10. Your salesperson knows what you need

Salespeople often work on commission – which is why they may be pushing the more-expensive options. Take your time to discuss your exact needs and concerns. Don’t be swayed by big names (it’s the quality of the materials that count) and before you commit, research product reviews online. Also watch for phrases such as “lifetime warranty”, which mean next to nothing. Whose lifetime – yours, the product’s, or the company’s? Who is the warrant for? Do you have to register for it?

Pillow fighting is the only decent excuse for excess pillows.Pillow fighting is the only decent excuse for extra pillows. Photo: Stocksy

11. A quick in-store mattress trial will do

You spend a third of your life sleeping and are likely to keep your mattress for a decade or more – so spend the time ensuring you’re buying the right one for you. A few minutes on the shop floor just won’t do. A lot of companies provide the option to take one home with you for a few weeks (or months),  to ensure you (and your bedfellow) are completely happy. Look for brands that offer a reasonable trial period and return shipping rates.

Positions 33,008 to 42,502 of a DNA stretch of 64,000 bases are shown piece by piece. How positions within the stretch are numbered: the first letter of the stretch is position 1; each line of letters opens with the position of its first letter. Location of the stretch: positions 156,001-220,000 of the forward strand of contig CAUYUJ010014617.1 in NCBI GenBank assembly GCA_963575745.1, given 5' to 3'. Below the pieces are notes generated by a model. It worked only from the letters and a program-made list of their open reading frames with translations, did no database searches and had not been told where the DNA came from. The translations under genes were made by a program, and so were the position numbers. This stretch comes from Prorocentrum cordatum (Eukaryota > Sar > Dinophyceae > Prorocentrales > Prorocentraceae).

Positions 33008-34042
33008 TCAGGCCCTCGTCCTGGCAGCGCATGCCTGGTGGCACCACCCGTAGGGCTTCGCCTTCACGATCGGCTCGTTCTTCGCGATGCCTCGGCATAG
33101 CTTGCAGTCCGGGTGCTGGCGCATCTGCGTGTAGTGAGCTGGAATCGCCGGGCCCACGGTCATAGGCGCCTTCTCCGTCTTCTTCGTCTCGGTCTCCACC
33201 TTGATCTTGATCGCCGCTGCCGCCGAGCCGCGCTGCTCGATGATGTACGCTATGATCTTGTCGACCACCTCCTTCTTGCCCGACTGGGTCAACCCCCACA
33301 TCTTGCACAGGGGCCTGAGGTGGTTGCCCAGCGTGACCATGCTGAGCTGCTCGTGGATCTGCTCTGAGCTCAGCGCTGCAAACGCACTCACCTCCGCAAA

12. You can never have too many pillows

Between shams, bolsters and lumbar options, there are plenty of pillow options on the market. Yet overloading your bed can inhibit your comfort – not to mention looking crowded and creating a blockade to your sheets! If you must have multiples, keep it to two to sleep on and two for decoration (to be used when you’re sitting up in bed to read).

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This article was reproduced from Domain See original article.

The information contained in this article is based on the authors opinion only and is of a general nature which is not indicative of future results or events and does not consider your personal situation or particular needs. Professional advice should always be sought relevant to your circumstances.